Shooting And Presentation Tips For Portrait Photography

There’s a big difference in quality between a professionally-shot portrait photo and one casually snapped with a cellphone. Capturing beautiful images of people goes beyond the right preset mode and steady hands. It’s important to get a high-quality shot of loved ones that evokes their personality and essence. Below are a few tips about how to optimize your camera settings, shooting environment, and subjects to produce a stunning finished portrait.

Having at least a general size and medium in mind when taking your portrait can help you make decisions along the way. Print Partner is a boutique printing shop that works with professional photographers to produce archival quality photographic prints. We have custom canvas prints that offer a warm, traditional look, acrylic prints that are sleek and modern, and if you’re looking for metal prints in Canada our sublimation techniques are unique and state-of-the-art. Our framed-under-glass selection offers a classic look, and our wide range of photo papers offer any final presentation effect you’re after. We offer printing in hundreds of standard and custom sizes.

Tech Radar provides several tips about camera settings to enhance your personal portraits:

A camera’s metering system measures out an appropriate amount of light to enter the camera for the right exposure. The system works on averages and tends to select midtone readings (partway between pure black and white), so it might not perfectly match your needs. Concentrated areas of darkness or light – even light skin tones – can throw off the metering. Exposure Compensation controls can help lighten faces, so try dialling it up in increments until it looks natural.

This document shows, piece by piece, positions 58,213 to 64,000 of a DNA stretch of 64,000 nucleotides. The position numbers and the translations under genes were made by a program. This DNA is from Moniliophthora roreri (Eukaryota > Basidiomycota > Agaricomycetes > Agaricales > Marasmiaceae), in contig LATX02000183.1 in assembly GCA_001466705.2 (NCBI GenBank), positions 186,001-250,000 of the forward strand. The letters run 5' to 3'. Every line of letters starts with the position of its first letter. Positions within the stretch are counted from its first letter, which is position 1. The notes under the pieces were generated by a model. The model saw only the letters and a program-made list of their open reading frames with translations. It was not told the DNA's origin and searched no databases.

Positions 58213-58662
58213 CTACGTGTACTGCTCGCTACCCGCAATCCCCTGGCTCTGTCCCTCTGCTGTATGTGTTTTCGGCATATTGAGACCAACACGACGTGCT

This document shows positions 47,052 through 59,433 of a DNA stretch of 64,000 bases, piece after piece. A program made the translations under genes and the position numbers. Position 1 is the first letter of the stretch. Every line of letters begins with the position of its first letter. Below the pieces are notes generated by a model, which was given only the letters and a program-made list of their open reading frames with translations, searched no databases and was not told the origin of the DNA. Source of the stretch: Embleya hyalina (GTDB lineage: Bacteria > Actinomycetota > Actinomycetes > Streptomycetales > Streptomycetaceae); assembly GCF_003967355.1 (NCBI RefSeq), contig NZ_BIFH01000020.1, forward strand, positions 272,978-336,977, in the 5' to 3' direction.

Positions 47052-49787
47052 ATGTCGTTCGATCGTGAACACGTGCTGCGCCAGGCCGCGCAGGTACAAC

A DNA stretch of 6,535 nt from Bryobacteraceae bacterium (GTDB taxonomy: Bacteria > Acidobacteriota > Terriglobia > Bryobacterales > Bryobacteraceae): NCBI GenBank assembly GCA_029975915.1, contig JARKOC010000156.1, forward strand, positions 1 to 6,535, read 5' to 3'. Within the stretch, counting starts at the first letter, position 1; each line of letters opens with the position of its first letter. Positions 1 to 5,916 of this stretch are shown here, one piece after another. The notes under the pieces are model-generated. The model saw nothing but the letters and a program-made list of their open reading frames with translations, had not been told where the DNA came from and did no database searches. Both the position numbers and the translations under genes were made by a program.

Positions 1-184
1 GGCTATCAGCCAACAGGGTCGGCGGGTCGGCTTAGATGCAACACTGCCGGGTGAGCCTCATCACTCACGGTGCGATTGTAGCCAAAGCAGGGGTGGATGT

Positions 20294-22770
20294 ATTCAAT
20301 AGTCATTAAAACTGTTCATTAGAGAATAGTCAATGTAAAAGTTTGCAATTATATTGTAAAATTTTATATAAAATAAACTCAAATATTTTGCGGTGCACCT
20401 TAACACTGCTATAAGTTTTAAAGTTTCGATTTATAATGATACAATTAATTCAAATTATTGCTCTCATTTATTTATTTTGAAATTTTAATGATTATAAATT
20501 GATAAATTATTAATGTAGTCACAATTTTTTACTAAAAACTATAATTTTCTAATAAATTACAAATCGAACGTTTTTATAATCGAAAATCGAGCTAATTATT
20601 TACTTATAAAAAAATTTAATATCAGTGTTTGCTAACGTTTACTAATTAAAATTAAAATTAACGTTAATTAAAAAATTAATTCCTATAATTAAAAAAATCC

Portraits are best with a wide set aperture (about f/2.8-f/5.6) for a shallow depth of field. Because the focus is on the people, this blurs the background. Aperature Priority mode controls the depth of field of your DSLR which will set the correct shutter speed and exposure.

Factor in lens focal length when setting the shutter speed to avoid blurring from a shaky camera. Shutter speed should be higher than focal length, e.g., for 200mm use at least a 1/250 second speed. Try to have your subjects stay still and turn on your camera’s anti-shake setting. A tripod can be great help, too.

A faster shutter speed will help compensate for the natural movements of your lovely subjects. The flexibility of a handheld shoot will increase this need further, due to your own movement. In Aperture Priority mode with a wide aperture, increase your ISO to increase shutter speed.

As for style choices, choose an environment that suits your subjects. Take your outdoorsy family to your favourite hiking trail. Capture your partner who loves the nightlife on a shining lamplit street corner. Gather your pals together on the cozy living room couch where you catch up and watch movies each Friday. The lighting available in these settings might not be ideal for portraiture. Pick an outdoor location where your subjects can face the light source – keeping in mind a blazing sun will cause a lot of squinting expressions. Bring a portable light source to night time locales or position people so streetlights or storefronts are offering ample lighting. Move lamps around indoors to brighten the room. Play around with the light. Some rules are meant to be broken – a light source from behind or certain angles might capture the alternative effect you’re after.

Using a digital camera, there’s no fear of running out of film, so shoot many pictures from different angles, positions, and locations in the same setting. The longer the session, the more comfortable your subjects will be with a camera pointed at them which will help with natural expressions and poses. Consider clothing: a clash of outfits and palates can disrupt the presentation.

If you’re looking for top quality photo printing in Canada Print Partner offers an entire suite of options to take your finished portraits to new levels.